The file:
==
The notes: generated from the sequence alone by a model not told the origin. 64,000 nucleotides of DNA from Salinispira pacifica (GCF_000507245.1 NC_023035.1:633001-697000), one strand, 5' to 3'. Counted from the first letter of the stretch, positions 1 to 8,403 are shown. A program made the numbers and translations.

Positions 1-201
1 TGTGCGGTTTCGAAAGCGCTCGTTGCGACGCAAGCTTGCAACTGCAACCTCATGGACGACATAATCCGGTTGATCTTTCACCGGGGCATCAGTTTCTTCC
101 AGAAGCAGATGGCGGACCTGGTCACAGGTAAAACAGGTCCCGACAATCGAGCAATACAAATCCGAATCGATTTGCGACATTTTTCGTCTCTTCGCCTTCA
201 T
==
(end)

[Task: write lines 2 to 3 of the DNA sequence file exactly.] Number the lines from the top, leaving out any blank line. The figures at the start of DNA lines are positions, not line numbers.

Positions 1-201
1 TGTGCGGTTTCGAAAGCGCTCGTTGCGACGCAAGCTTGCAACTGCAACCTCATGGACGACATAATCCGGTTGATCTTTCACCGGGGCATCAGTTTCTTCC